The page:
by Ellen R. Braaf
Dirt's gotten a bad rap. How many times have you been warned “Don't get dirty” or been scolded for tracking dirt into the house? No one wants to be called “as dull as dirt” or to be treated “like dirt.” Even the word “dirt” has lowly origins. It comes from the Old English word “drit,” meaning manure or excrement (poop).
But if you've ever felt oozy mud squishing between your toes or planted seeds in soil and watched them bloom into beautiful flowers, you know that dirt is amazing stuff!
Most of the things you see around you can be traced back to dirt—from the pizza you ate for lunch to the microchips in your computer. Dirt holds the roots of plants and supplies them with nutrients so the plants can grow. (And without green plants, we'd have no food to eat and no oxygen to breathe.) Dirt is the home for countless living organisms. Just a handful contains more living things than all the men, women, and children on the face of the earth. And dirt is nature's great recycler. When plants and animals die, organisms in the dirt feed on them, releasing their chemicals and energy into the soil for use by future generations.
So dirt is really one of the most important things there is! We need dirt as much as we need water and air and sunshine.
But there isn't as much dirt around as it might seem. The layer of soil covering the earth is only a few feet deep. It's like the thin skin on an apple—except this skin doesn't cover the whole apple. Remember that 75 percent of the earth's surface is water. And mountains and deserts and ice-covered polar regions take up their share of the remaining land. Scientists estimate that only about 10 percent of the earth is covered with soil that is useful for farming. People, however, use lots of that valuable land not for farms but for their homes, highways, schools, and shopping malls. Far from being “as common as dirt,” soil is precious. Some types are even so rare as to be listed as endangered.
A Rocky Start
There hasn't always been dirt on earth. Like plants and animals, dirt had to evolve.
Scientists believe that life on earth first appeared in the oceans about two billion years ago, but living things didn't begin to make their way to dry land for another billion and a half years or more. During all that time, most dry land was very rocky. There may have been windblown sand dunes in desert regions and some gravelly rock particles in mountain valleys, but no fine dirt and rich soil as we know it today. Why not?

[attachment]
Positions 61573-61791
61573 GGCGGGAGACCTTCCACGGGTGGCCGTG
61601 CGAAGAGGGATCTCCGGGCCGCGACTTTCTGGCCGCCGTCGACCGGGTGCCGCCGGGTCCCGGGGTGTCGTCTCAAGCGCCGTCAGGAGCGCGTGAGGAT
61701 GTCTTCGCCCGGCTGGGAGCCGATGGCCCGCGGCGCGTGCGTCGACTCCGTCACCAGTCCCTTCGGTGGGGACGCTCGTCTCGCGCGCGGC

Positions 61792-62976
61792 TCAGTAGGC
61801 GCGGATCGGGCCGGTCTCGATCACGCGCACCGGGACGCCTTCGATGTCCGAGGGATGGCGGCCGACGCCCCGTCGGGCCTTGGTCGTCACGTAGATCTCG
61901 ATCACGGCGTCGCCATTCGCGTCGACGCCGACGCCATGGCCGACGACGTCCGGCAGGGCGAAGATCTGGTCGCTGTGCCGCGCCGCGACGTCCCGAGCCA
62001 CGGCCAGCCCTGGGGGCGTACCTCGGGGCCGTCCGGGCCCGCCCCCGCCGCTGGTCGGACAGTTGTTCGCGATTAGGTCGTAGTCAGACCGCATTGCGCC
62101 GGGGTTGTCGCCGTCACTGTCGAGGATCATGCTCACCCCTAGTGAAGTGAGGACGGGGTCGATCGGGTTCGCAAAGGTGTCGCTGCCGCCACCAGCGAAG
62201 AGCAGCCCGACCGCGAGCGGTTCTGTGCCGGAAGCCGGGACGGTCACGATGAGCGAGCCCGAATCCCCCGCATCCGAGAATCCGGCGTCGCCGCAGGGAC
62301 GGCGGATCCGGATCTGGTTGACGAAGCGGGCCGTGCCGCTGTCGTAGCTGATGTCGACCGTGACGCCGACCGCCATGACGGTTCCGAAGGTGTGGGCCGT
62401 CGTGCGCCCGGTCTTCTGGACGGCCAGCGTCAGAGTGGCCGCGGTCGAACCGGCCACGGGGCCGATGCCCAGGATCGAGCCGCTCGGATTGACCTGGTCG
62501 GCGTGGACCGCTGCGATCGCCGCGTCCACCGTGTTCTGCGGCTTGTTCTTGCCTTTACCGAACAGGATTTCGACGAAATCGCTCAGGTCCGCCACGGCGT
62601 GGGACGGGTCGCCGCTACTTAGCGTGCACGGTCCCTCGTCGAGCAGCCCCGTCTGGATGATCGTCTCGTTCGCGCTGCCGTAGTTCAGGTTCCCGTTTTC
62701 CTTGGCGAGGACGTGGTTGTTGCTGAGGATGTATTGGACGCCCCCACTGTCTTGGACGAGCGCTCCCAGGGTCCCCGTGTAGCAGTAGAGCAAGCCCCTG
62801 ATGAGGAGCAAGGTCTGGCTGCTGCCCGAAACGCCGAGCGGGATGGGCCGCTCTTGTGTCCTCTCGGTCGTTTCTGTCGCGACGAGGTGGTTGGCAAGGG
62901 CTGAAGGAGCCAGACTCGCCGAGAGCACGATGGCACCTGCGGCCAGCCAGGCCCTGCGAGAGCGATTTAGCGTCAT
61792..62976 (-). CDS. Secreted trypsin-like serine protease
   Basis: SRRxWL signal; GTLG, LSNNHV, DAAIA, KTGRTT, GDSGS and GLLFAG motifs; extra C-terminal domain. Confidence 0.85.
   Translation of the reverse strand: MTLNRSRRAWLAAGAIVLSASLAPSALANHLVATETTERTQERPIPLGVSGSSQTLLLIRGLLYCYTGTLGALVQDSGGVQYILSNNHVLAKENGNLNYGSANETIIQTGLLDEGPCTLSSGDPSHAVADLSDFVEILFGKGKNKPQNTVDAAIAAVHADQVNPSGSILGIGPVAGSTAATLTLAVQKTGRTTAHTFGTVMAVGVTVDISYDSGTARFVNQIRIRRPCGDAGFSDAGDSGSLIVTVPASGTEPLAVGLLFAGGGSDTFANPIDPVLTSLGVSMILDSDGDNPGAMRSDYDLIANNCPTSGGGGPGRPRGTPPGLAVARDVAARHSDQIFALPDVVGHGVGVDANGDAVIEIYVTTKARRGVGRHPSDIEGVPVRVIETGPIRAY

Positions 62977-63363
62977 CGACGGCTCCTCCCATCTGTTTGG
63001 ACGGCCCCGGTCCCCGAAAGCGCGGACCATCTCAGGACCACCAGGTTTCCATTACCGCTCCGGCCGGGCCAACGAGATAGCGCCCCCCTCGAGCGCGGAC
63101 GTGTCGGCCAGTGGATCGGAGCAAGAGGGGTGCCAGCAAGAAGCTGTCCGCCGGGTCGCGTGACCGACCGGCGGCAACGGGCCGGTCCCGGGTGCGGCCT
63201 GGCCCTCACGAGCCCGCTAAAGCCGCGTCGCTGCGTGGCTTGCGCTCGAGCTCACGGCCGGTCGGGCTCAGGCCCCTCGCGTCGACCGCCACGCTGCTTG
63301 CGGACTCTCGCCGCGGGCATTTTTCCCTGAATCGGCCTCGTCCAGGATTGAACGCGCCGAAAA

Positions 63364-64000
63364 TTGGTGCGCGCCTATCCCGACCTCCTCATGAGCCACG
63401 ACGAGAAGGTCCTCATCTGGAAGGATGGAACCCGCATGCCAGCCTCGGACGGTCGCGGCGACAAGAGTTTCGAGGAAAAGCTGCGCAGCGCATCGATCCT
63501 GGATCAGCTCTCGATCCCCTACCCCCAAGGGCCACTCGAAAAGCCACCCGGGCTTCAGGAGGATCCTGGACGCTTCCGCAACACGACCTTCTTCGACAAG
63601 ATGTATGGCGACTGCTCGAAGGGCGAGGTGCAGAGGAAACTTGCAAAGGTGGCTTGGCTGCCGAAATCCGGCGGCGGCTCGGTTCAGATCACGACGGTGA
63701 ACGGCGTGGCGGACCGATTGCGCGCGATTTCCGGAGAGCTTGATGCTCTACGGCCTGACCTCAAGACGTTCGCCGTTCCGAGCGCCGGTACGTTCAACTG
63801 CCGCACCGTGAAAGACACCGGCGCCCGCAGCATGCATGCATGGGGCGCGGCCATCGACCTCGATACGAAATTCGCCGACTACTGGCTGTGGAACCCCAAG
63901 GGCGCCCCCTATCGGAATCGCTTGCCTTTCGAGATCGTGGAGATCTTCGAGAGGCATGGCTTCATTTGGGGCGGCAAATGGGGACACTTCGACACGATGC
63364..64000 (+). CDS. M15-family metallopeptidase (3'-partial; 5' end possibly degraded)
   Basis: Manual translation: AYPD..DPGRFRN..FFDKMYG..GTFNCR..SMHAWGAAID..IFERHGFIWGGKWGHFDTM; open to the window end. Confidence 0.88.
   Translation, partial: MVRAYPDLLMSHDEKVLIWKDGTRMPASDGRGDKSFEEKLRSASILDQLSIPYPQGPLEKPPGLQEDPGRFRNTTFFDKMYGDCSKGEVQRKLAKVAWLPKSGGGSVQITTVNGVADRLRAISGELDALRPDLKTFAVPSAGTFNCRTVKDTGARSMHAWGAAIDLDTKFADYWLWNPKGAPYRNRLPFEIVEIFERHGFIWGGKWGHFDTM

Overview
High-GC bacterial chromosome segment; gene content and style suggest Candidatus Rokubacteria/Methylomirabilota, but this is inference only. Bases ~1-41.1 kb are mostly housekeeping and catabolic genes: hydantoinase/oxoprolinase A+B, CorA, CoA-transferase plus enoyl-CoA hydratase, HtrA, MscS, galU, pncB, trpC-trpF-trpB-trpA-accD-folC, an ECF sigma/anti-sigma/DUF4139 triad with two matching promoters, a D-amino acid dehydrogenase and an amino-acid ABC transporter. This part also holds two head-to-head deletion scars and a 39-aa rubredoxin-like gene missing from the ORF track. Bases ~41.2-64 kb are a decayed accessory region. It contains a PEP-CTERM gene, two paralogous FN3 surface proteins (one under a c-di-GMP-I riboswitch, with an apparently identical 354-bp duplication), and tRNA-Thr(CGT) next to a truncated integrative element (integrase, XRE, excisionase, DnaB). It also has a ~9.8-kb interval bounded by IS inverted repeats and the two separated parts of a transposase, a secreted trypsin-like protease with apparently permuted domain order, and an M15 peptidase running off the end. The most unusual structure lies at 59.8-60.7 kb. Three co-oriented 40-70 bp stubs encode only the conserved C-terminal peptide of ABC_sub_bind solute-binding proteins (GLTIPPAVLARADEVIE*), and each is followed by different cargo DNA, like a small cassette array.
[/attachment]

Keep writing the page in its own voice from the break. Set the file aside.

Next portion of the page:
Because fertile soil—soil in which plants can grow—is made up of two kinds of components: finely crumbled rocks, which are rich in minerals, and organic material, from rotting plants and animals, which is rich in energy and nutrition. These components had to work together over millions and millions of years to make today's dirt.
Life Depends on Dirt and Dirt Depends on Life
How is dirt made? When rock is exposed to the forces of nature, it breaks down into smaller and smaller pieces in a process called “weathering.” During the heat of the day, a rock expands. At night, when the temperature cools, the rock contracts. This cycle stresses the rock and eventually cracks it apart. Or water can get into rock crevices and freeze. As the ice expands, the rock fractures. Wind and rushing water can wear down rocks, too. The growth of plants, which send their roots into the soil, helps complete this weathering process. Over time, the roots break up the rocks into fine particles of dirt.
When, millions of years ago, primitive plants and animals moved out of the oceans to the land nearby, soil that could support an abundance of life began to form. The first land plants were small and simple. They could survive on the minerals in rocks along with air, sunlight, and rain. When they died and rotted, they left behind organic material, called humus, that would help feed other plants. Over time, as plants began to spread further inland, they became larger and more complex. Their roots broke up more rocks to help create more soil. Slowly, the world was covered with plants and soil.
Animals also began to inhabit the land, living off the plants. When they died, their bodies added to the organic components of the soil, making it richer and able to support a greater variety of life. Eventually, the land became as full of life as the oceans.
It's a Zoo Down There